Dr. R. Beezer Math 133
Practicum #3 Fall 2003
Solitaire Stream Cipher

Solitaire (a.ka. "Pontifex") is an example of a stream cipher. A key is used to start a list of seemingly random information (numbers, or bits or characters), which are combined simply with the plaintext. The recipient of the ciphertext uses the same key to generate the same list and it is then a simple matter to recover the plaintext. So the security of this scheme relies on how the key is used to create the "stream" of information that appears random.

  1. Obtain the Solitaire algorithm description off the Counterpane WWW site (see course page for a link). You'll probably want to print it off. Or find it in the Appendix of Cryptonomicon (p. 1131).

  2. Obtain a deck of playing cards, making certain it has two Jokers (and verify that somehow the two are really different).

  3. Read the algorithm and practice generating the "keysteam" (the list of seemingly random information) by following the steps in the "Sample Output" section.

  4. Everyone will receive a 10-letter messsage by email, which has been encrypted with your pass phrase (i.e. the key, see next item). Your message is guaranteed to be two legitimate 5-letter English words.

  5. Your pass phrase will be the first letter of your first name, followed by the first letter of your last name. So my pass phrase would be RB. Check with me if you go by a nickname, prefer your middle name, or if there may be some other confusion about which letters you will be using. Note that a two-letter pass phrase is a very bad idea in practice! (Why?)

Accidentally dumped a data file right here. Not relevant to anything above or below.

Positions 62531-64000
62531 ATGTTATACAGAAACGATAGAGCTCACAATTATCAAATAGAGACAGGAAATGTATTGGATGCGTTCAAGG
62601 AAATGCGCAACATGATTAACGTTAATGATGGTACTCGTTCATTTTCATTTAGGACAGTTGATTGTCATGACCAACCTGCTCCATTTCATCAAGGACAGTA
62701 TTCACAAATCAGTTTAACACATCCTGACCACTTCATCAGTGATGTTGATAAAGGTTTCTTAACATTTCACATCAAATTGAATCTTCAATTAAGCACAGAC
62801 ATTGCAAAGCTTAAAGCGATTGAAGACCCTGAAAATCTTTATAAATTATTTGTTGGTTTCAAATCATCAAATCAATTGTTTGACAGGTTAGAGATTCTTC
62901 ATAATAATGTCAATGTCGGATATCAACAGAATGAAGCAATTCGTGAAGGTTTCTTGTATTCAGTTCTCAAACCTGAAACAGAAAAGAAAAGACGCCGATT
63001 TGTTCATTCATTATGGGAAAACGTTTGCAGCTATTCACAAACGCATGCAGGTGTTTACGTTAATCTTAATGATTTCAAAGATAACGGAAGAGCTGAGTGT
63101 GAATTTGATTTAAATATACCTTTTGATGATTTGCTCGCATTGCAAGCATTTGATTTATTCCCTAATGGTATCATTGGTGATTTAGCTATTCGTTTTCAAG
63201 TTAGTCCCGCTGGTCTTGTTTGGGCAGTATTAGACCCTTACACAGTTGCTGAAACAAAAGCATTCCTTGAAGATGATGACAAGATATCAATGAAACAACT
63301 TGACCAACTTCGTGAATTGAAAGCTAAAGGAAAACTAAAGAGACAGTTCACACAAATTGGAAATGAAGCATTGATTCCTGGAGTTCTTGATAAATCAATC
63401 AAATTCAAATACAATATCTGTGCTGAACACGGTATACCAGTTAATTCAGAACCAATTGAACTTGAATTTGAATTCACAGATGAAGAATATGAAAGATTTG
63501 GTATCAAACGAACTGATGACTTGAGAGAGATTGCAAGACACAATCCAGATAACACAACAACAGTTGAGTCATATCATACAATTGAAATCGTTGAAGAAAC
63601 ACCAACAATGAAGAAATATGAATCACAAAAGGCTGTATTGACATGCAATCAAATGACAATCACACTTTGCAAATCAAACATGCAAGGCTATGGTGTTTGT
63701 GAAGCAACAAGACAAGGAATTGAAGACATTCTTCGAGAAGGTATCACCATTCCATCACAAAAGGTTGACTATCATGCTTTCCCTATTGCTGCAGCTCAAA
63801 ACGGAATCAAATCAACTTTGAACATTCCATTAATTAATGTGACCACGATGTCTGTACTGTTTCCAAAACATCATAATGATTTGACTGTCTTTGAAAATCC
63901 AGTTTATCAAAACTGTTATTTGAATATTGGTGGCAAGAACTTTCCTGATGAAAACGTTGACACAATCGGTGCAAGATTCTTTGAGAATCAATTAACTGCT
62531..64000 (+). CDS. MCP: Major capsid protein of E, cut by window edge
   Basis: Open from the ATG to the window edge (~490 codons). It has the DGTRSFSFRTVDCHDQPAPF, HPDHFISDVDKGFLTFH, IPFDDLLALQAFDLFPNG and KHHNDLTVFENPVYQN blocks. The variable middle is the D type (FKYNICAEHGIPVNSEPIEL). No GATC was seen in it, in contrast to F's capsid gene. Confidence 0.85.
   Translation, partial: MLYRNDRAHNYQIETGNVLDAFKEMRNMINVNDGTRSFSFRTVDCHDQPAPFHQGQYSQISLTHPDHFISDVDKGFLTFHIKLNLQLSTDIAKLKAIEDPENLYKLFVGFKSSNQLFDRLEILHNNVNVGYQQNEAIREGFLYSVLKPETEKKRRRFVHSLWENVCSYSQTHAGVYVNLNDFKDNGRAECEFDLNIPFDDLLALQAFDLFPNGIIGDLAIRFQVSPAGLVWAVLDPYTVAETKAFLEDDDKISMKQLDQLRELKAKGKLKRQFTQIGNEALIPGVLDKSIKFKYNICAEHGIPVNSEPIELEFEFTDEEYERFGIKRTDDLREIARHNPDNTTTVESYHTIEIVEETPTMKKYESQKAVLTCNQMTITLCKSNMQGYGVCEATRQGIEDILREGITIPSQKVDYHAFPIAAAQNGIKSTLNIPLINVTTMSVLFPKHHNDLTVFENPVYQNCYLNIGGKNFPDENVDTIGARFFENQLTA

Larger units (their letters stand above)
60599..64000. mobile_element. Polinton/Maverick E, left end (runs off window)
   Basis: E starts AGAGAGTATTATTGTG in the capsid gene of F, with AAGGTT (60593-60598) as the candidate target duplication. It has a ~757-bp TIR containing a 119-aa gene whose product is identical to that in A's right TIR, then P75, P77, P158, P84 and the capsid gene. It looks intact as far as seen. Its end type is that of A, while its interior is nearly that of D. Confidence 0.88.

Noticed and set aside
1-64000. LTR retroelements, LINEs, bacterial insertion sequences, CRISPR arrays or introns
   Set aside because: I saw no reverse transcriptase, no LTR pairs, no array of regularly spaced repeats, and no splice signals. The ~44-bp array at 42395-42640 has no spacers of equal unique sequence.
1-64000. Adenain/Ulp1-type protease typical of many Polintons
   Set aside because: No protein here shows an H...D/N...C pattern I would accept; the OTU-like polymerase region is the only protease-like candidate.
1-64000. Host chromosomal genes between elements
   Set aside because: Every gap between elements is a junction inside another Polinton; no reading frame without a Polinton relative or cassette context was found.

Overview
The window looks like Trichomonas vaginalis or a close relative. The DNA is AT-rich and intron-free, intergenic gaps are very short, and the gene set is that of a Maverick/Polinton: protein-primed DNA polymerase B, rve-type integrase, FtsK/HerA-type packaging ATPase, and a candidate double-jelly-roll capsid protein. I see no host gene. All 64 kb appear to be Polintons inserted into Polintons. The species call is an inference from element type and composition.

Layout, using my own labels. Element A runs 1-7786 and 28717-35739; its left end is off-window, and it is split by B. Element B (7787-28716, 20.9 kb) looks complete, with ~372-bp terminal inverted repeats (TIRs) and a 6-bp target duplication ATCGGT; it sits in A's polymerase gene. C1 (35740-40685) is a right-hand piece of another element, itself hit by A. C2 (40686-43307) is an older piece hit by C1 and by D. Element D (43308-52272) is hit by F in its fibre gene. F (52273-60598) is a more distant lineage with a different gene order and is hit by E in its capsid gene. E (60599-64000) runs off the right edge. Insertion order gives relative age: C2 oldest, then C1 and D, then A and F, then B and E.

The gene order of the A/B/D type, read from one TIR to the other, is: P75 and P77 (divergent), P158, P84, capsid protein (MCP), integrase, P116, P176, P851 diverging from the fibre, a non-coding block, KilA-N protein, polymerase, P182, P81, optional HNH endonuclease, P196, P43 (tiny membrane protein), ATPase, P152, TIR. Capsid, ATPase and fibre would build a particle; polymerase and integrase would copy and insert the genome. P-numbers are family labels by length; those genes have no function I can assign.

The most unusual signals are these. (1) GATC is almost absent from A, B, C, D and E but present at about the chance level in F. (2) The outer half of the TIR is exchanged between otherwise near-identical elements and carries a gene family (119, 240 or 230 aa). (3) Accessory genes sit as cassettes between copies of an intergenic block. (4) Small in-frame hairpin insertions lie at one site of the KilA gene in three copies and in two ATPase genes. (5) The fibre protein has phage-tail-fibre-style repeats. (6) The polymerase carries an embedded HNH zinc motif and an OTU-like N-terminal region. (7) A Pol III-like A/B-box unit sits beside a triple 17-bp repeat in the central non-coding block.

6. Key the deck using a pass phrase, as described in the third part of the section titled "Keying the Deck."

  7. Send me the decrypted version of the message in an email, stating "Practicum 3" in the subject.

  1. Once a day, you may submit an encryption to me for grading (include "Practicum 3" in the subject). I will tell you how much of it is correct. This is limited to once per day, for as many days until this is due. I'll try to reply promptly.

  2. Full credit for a correct decryption. This will require twelve trips through the algorithm.

  3. Once you make a single mistake, anything that follows will likely be incorrect.

  1. Schneier's "Operational Notes" are superb. Read them, and the bit that precedes them about "Real Security..."

  2. This entire algorithm can be described without reference to a deck of cards. Any set of 54 different symbols could be used. The real beauty of this algorithm is that the key can be transported (or saved) as a deck of cards, never arousing any suspicion. With just a pass phrase, the algorithm can be performed with a commonly available device, a simple deck of playing cards.

File translated from TEX by TTH, version 3.40.
On 24 Sep 2003, 10:42.